The Silicon Precursor Toolbox for Low-temperature Deposition
The drive toward making electronics faster, denser, and cheaper continues unabated.
The drive toward making electronics faster, denser, and cheaper continues unabated. Shrinking device dimensions and changes in structure place additional demands on the materials used in all steps of semiconductor processing, including depositing silicon nitride (SixNy, or SiN) and silicon oxide (SiO2) films. With horizontal dimensions of transistors already near their lower limit, the path forward for Moore’s Law requires building upward. Increasing use of FinFET transistor structures and 3D NAND memory devices is driving the move from planar coatings on horizontal surfaces to conformal coatings on vertical and topologically complex surfaces. Aspect ratios are growing to the point where conformal coating performance is becoming a potential roadblock.
Silicon nitride and oxide films serve two primary types of functions in semiconductor device fabrication. Some are used for patterning, and others are used for electrical insulation. Within these broad categories, each application comes with a slightly different set of challenges. In this white paper, we explain the role of precursors in depositing highquality silicon-containing films under a wide range of challenging conditions.
SILICON-CONTAINING FILMS USED FOR PATTERNING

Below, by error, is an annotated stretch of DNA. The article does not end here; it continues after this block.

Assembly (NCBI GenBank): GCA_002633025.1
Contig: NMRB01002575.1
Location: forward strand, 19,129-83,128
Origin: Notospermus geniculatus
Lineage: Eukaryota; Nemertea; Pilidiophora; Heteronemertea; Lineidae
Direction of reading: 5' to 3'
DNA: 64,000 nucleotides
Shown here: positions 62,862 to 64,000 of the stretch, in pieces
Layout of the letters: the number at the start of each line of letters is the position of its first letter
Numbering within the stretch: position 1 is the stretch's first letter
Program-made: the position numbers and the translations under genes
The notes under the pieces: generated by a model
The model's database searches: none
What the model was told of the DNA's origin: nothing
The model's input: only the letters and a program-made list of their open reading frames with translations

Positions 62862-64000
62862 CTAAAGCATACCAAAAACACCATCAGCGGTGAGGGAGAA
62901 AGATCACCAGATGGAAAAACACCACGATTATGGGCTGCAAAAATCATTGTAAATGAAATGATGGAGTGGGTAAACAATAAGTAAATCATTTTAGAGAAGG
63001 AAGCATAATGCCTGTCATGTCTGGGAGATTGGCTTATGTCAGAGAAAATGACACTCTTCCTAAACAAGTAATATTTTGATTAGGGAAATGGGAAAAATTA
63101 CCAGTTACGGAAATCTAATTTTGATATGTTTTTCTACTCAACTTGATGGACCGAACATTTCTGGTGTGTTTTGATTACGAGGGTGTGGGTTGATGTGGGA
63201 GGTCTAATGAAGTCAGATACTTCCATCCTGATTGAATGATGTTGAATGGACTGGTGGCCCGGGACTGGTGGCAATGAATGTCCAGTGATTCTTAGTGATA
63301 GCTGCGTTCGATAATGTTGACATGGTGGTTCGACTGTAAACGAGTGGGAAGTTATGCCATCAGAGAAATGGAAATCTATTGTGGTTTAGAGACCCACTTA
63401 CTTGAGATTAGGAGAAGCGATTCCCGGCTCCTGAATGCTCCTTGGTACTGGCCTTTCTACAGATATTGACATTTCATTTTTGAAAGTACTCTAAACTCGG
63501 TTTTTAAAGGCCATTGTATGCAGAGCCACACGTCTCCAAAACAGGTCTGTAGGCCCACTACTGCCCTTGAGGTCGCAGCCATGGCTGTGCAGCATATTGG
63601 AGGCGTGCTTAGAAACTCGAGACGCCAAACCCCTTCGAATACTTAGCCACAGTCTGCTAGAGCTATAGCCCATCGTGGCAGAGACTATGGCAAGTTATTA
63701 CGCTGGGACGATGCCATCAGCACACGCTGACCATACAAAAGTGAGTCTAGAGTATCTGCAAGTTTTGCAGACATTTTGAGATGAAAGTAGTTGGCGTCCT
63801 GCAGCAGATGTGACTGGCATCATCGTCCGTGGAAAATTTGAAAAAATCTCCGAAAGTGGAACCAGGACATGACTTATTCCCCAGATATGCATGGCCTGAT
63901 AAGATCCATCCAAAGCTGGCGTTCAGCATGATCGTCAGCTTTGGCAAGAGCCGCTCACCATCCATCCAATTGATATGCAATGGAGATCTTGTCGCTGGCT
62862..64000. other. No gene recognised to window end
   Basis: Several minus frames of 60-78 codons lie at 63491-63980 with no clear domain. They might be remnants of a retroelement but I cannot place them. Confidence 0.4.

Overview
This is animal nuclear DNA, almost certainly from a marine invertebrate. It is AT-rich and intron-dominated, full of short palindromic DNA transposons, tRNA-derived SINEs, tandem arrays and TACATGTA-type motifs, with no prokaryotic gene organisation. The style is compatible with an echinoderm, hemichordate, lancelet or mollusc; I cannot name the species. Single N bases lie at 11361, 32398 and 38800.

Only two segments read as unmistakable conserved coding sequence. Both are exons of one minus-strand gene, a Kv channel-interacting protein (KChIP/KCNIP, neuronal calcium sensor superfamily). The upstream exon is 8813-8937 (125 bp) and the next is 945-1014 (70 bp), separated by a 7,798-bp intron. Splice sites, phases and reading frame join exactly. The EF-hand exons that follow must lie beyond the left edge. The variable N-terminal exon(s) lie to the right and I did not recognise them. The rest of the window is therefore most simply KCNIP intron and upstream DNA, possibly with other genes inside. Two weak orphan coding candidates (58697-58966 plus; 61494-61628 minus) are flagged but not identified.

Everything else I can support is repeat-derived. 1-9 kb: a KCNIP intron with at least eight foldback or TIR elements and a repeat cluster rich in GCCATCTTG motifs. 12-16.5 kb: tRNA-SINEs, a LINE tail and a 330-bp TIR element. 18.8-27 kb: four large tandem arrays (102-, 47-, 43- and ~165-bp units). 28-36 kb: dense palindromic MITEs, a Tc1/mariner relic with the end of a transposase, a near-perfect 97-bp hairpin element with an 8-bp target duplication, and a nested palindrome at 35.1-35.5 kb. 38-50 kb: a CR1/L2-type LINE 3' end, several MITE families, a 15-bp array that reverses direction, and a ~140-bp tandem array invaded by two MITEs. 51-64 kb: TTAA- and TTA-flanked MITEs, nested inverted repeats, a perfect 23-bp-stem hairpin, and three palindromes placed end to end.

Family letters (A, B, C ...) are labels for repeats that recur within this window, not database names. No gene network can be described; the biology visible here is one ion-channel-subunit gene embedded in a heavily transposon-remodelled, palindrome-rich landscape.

SiN and SiO2 function as disposable films for patterning layers in semiconductor devices. Self-aligned double and quadruple patterning, which is becoming increasingly common, is an effective method of creating extremely fine lines. This approach uses films deposited on the side-walls of patterned structures to circumvent the dimensional limitations of photolithography, fabricating narrower lines than individually patterned layers can achieve using 193 nm photolithography. The deposited side-wall layer is used as a mask to pattern underlying layers during subsequent etch steps. When the sacrificial layer is etched away, whether by a dry or wet etch process, the underlying layer has received the pattern at twice the spatial density of the structure before deposition of the patterning film. With quadruple patterning, line widths are one-quarter of the width that would be possible without implementing multiple patterning steps.